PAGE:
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Two Surgical Options for Treating Mesothelioma

Mesothelioma is a fatal cancer caused by exposure to asbestos that is generally unresponsive to standard treatment options, even when used in combination.  Research into new modalities for treatment of malignant pleural mesothelioma is constantly being explored. 

One standard option has been surgery, with the goal of achieving a macroscopic complete resection, and then following with adjuvant therapies such as chemotherapy and/or radiation therapy.  Resection is the complete or partial removal of an organ (in mesothelioma this is usually the lung) without damaging surrounding or vital structures. 

Over the past decade, clinical trials have been investigating the efficacy of two different surgical options in treating mesothelioma:  extrapleural pneumonectomy (EPP) and pleurectomy/decortication (P/D).  EPP is an extensive surgery that involves the removal of the entire lung, the lining of the heart (pericardium), and a portion of the diaphragm.  Patients must be in fairly good health condition to undergo such organ loss and survive. 

Pleurectomy/decortication (P/D) only involves the removal of the tumor and the lining of the lung (pleura), but not the complete removal of the lung.  This is a good surgical option for patients with advanced stages of mesothelioma or when complete removal is not recommended.  P/D also has the advantage of treating targeted sites and leaving behind more internal structures that reduce the risk of the cancer spreading to other parts of the body.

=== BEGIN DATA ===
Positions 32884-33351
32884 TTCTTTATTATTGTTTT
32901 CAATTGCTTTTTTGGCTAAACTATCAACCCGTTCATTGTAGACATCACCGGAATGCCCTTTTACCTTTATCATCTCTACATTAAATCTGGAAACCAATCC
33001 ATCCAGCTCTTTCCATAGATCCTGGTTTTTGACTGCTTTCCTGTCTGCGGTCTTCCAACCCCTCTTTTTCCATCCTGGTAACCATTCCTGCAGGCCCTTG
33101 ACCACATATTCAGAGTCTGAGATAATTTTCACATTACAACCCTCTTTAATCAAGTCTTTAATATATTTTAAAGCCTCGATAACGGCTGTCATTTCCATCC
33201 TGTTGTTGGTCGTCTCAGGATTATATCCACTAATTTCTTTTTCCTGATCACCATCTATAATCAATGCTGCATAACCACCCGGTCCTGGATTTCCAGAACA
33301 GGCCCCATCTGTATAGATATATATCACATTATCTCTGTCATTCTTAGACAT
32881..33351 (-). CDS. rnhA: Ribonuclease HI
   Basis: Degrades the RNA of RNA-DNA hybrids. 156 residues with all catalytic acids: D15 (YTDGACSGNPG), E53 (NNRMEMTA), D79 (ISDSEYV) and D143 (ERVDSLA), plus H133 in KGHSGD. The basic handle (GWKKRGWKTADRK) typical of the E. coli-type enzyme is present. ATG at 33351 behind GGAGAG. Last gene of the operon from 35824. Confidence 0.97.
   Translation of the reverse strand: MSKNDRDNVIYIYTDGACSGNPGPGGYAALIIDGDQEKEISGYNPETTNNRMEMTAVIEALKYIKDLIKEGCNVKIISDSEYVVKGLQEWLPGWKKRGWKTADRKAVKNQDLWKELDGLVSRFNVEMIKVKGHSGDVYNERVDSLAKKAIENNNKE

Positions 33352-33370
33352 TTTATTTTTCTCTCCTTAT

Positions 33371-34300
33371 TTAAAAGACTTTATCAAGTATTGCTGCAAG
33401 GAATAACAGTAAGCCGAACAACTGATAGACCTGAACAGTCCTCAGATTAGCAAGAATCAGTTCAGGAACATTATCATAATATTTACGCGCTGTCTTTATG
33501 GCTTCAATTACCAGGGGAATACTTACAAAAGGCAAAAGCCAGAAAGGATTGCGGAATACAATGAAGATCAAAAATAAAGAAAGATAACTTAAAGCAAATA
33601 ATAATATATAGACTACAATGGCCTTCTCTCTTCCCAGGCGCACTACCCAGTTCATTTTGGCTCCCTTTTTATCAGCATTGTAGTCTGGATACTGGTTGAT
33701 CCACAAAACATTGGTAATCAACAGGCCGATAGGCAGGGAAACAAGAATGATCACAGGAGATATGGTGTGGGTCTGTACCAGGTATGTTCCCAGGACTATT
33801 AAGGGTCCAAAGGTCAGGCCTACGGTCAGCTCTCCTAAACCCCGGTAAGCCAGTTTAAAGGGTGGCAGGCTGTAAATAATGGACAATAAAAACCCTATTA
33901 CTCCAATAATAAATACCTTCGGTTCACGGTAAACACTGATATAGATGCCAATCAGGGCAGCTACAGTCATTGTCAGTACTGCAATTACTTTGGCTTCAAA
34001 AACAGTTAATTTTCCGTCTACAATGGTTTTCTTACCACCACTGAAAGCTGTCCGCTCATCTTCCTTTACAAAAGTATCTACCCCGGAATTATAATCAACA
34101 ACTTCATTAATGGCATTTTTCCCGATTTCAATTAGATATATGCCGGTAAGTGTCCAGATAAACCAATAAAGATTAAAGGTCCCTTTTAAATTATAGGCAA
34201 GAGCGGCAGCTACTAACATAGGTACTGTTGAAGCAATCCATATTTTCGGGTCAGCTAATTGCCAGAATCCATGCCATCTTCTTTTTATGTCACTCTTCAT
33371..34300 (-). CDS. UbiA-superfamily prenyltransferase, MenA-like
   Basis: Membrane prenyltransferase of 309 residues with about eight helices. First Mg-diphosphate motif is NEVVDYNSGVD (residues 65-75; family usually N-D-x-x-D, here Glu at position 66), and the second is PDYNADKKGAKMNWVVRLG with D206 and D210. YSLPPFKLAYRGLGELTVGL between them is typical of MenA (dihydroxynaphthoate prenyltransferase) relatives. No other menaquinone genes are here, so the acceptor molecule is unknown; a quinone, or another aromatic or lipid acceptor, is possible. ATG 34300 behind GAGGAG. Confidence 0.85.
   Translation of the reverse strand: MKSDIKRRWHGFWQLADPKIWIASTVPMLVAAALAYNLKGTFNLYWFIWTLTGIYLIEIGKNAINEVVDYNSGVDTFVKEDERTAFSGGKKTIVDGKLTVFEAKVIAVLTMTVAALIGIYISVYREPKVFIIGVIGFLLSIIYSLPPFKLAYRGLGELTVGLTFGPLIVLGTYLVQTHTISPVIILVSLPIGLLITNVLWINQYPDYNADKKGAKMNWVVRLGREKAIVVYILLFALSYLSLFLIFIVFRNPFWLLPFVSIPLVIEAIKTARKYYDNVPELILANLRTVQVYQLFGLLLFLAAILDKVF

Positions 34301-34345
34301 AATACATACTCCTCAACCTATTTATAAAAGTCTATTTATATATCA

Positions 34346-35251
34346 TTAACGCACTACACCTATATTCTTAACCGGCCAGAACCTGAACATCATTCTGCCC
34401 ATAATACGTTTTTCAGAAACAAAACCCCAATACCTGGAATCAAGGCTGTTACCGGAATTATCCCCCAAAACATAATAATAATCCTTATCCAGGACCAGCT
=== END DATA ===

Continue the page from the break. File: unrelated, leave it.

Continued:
It used to be thought that removal of a diseased lung would give the best chance of prolonging survival time, however is now generally agreed that preservation of the lung is optimal, especially in early stages of cancer.

Recent studies also support usage of the two different operation modalities depending on stage of disease.  P/D is generally recommended for early stage mesothelioma if complete removal is possible, otherwise EPP may have more advantages, especially as the disease progresses to stage III.  It is recommended to leave the lung in place if the cancer has reached stage IV.  Accurate staging is essential for deciding the best surgical intervention. 

Mesothelioma, like many cancers, is described by stages, with stage I being the small and localized and progressing to stage IV, where the tumors have grown and malignancy has spread throughout the body.  The earlier the stage, the better chance that treatments will be effective.

Recently, a thoracic surgeon, Jonathan Daniel, MD, joined the Cardiothoracic Surgery Unit at the University of Arizona.  He performed an extrapleural pneumonectomy on a 65 year old man who had been diagnosed with mesothelioma, with great success.  UA hopes that the addition of Daniel to the surgical team already in place will make the Arizona Cancer Center a premier facility in the Southwest for treating mesothelioma. 

For other clinical trials and mesothelioma oncologists and surgeons, please visit the National Cancer Institute website at:  www.cancer.gov/clinicaltrials